The music that transformed the Weeknd from upstart mixtaper to R&B icon.

By Hayden Wright

At the ripe old age of 27, the Weeknd (born Abel Tesfaye) has thoroughly transformed the contemporary R&B landscape. Though his massive breakout came in 2015, Tesfaye had spent the previous five years building a discography that includes mixtapes, high-profile remixes and collaborations. Now at the top of his game, the Weeknd has one of the most distinctive voices and styles in popular music.

Related: 5 Best Songs on The Weeknd’s ‘Starboy’

Tesfaye’s catalog includes three studio albums (the most recent of which, Starboy, debuted last month) and three mixtapes—which were merged and remixed on his 2012 compilation Trilogy. So how do these releases stack up against each other? We’ll break it down.

Beauty Behind the Madness (2015). Simply put, Tesfaye’s breakout album is his best effort, earning fans who hadn’t taken note of him during the mixtape years. Its dark ruminations on sex, drugs, excess, fame and heartbreak mark a sophisticated integration of themes and sounds he’d labored over for years. Pop tunes like “Can’t Feel My Face” fit neatly alongside nailbiters like “The Hills.” On “Earned It,” Tesfaye even channels something reminiscent of the Rat Pack.

Starboy (2016) If Beauty Behind the Madness marked the culmination of the Weeknd’s signature style, Starboy is his first genuine effort at reinvention. On the album, Tesfaye goes brighter and poppier than on his previous records, leaning on Daft Punk on tracks like “I Feel It Coming” to let some light in. A haunting Kendrick Lamar collaboration (“Sidewalks”) gave weight and gravity to the Weeknd’s new direction. Starboy is a smart, subtle redefinition of his brand.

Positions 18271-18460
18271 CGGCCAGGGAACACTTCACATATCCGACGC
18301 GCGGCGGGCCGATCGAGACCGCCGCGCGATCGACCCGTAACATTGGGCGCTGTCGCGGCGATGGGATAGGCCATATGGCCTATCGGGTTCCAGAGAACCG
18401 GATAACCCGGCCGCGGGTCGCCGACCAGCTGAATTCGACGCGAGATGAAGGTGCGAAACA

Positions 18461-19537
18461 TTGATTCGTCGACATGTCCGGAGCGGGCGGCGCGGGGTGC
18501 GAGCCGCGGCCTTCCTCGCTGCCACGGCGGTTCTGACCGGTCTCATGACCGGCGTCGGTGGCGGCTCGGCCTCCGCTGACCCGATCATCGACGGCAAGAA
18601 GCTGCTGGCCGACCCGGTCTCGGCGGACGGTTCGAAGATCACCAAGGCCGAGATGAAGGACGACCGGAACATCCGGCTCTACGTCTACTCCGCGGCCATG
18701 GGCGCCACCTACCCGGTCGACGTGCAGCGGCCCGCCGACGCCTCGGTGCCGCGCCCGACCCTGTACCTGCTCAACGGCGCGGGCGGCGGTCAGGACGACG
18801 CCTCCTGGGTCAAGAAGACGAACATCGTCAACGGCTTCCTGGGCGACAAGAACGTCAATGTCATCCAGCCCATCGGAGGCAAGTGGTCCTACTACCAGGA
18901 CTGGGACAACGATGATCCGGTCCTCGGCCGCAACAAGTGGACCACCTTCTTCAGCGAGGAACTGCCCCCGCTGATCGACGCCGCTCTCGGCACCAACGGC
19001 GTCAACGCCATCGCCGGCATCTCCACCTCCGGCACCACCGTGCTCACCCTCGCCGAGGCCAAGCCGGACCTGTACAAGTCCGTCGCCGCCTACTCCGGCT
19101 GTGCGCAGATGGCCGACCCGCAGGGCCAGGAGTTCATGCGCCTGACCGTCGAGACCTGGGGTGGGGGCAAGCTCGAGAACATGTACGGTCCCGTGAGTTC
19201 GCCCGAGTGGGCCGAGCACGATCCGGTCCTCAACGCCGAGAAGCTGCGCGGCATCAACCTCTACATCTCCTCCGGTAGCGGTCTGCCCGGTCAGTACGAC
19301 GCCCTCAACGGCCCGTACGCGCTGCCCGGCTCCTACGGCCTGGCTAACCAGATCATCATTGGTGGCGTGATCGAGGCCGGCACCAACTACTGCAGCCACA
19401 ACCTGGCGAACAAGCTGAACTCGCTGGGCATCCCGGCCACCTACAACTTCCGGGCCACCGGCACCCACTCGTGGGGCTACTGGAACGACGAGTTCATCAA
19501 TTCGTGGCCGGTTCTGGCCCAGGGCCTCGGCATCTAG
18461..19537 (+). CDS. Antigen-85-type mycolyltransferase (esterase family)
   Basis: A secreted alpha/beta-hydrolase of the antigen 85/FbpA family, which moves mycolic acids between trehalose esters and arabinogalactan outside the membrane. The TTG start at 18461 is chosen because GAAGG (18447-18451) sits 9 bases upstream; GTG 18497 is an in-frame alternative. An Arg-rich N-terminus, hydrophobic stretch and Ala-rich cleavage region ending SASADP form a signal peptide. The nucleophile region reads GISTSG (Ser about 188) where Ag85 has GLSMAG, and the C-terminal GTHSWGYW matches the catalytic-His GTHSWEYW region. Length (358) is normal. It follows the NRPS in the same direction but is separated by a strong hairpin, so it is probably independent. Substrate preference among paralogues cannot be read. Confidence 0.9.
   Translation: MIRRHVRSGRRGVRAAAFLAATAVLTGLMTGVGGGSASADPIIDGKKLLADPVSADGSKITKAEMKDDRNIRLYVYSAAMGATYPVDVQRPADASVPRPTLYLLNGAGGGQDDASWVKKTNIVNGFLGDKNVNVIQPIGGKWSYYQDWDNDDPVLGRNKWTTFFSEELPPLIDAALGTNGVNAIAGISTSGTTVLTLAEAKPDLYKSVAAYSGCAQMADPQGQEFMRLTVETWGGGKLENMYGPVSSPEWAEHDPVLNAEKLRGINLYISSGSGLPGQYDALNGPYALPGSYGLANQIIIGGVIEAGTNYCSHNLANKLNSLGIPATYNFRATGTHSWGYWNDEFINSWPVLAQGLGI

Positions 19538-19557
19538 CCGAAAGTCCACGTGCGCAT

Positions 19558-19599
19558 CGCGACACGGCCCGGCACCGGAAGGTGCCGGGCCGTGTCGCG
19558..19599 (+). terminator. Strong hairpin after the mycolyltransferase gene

Echoes of Silence (2011) A critical entry point to the Weeknd’s discography is his cover of Michael Jackson’s “Dirty Diana,” which appeared on his mixtape Echoes of Silence. Of all Jackson’s hits, the song lays a framework for the kind of raw, minor-key R&B that Tesfaye would make his signature. He didn’t borrow Jackson’s hopeful, upbeat, glossy ideas about the genre: Tesfaye was more interested in mining the underbelly of rejection and crisis. Echoes of Silence is his third mixtape of 2011 and reveals tremendous growth since House of Balloons.

Thursday (2011) The highlight of Thursday, Tesfaye’s second 2011 mixtape, is “The Birds” (parts one and two). Together, they make an ambitious 10-minute opus with complicated soundscapes and a storyline: The Weeknd begs a woman not to fall in love with him in part one, and by part two, she’s pleading with him not to leave. Beyond that, Thursday contains funk-rock tracks like “Life of the Party” and “Heaven or Las Vegas.”

House of Balloons (2011) The Weeknd’s first of three 2011 mixtapes spawned his Billboard chart debut with “Wicked Games,” when it later appeared on Trilogy. The eerie intro track “High for This” introduces two running themes we’d learn to love: Piercing, despondent vocals against a disquieting backdrop. This was the mixtape that introduced us to the underworld of mind and spirit where Tesfaye’s anxious lyrics often take us. Bright spots like “The Morning” pave the way for Starboy’s exuberant peaks.

Kiss Land (2013). By the time The Weeknd released his first studio album in 2013, he’d already mastered the mixtape—Kiss Land ranks low on this list because conquering the new form took some time. The album is a worthy debut that doesn’t quite live up to the inventive R&B of his early releases, nor does it work as a cohesive EP. Those New Wave influences are back on “Wanderlust,” the album’s best song which earned a Pharrell remix. Kiss Land showed promise that Tesfaye’s best work was yet to come.

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